Dr. Johannes Fournier
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(02/28/22) The AAAS annual meeting, originally planned for Philadelphia, was held virtually again after all due to the coronavirus pandemic. In addition to eliminating the need for travel, this also offered the advantage that the contributions to the scientific panels were pre-produced in advance as so-called "spotlight videos" lasting 25 minutes each and made available on the internet. This meant that on conference days the full 45-minute session scheduled in the program was available to discuss the contributions. Organized by the DFG's North America office, the panel was given a very good program slot on late Saturday morning -- clearly an expression of the AAAS's strong interest in infrastructure topics relevant to academic research.
In his introductory remarks, Johannes Fournier emphasized that an increasingly important part of this infrastructure is datasets. These are accumulated in academic research, private industry, and public administration, and -- once they are findable and available for systematic use -- can be of considerable value to all three sectors. For this to happen, said Fournier, metadata are needed, i.e., data that describe what is contained in the data sets. In 2016, the "FAIR Guiding Principles for Scientific Data Management and Stewardship" were agreed upon and published in the journal Nature: Scientific Data. These are essential guidelines on how data sets and their metadata should be made "Findable, Accessible, Interoperable, and Re-usable (FAIR)" in order to enable significantly more efficient data use, also internationally and across sectors. In the first round of questions, Fournier discussed the incentives for various players to follow the FAIR principles, which are subject neither the force of law nor the threat of sanctions. The most important incentive, according to York Sure-Vetter, is learning from others in the up to 30 "communities of practice" being created in the National Research Data Infrastructure (NFDI).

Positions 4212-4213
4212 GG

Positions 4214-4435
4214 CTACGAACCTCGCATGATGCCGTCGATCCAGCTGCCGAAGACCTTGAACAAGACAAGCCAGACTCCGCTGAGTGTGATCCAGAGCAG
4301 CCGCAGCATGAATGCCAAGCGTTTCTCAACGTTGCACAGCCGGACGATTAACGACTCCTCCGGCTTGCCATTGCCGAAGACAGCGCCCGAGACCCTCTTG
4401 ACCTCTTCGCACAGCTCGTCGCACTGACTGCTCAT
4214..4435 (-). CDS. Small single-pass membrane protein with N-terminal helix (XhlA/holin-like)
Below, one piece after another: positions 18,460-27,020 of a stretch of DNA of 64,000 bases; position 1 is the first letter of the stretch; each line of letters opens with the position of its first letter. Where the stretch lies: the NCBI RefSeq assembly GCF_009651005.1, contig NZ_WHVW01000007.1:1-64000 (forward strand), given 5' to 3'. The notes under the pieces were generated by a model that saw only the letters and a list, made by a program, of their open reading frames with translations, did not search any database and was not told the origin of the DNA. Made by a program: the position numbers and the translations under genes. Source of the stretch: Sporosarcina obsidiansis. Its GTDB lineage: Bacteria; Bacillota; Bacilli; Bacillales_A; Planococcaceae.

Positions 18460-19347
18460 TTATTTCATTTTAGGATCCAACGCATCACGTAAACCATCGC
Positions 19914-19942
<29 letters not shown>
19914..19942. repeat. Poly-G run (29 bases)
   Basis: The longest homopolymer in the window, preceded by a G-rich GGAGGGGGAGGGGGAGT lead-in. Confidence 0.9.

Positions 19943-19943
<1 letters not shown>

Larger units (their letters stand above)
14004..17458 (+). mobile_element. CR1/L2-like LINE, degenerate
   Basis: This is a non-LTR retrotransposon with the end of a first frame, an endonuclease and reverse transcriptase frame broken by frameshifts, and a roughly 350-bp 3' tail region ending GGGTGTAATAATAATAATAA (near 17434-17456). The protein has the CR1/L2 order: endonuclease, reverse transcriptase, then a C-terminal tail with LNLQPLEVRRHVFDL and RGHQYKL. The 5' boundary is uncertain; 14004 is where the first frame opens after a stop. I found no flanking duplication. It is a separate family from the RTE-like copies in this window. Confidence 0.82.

In the day-to-day work of the 19 consortia already established, said Fournier, it became apparent that the various disciplines had very different experiences and skills in dealing with data and (where applicable) data protection, and their dialogue about this led to a significantly improved overall "data literacy" among all participants. For a company like Google, so Natsha Noy, the FAIR Principles are very welcome for a number of reasons -- for example, with regard to recruiting new employees from among the users of findable data sets. She also emphasized that "accessible" only means that the datasets are accessible in principle, not that they are accessible free of charge, and that this is therefore not really a problem for private industry (even if the pharmaceutical industry, for example, is unfortunately very reluctant to share its research data and prefers to let the competition run into dead ends). In conclusion, Robert Hanisch from the National Institute of Standards and Technology (NIST) emphasized that the FAIR Principles had freed a regulatory institution like the NIST, which reports directly to the US Department of Commerce, from some of the pressure to act; it was good to hear him say: "Let us avoid making too many rules!"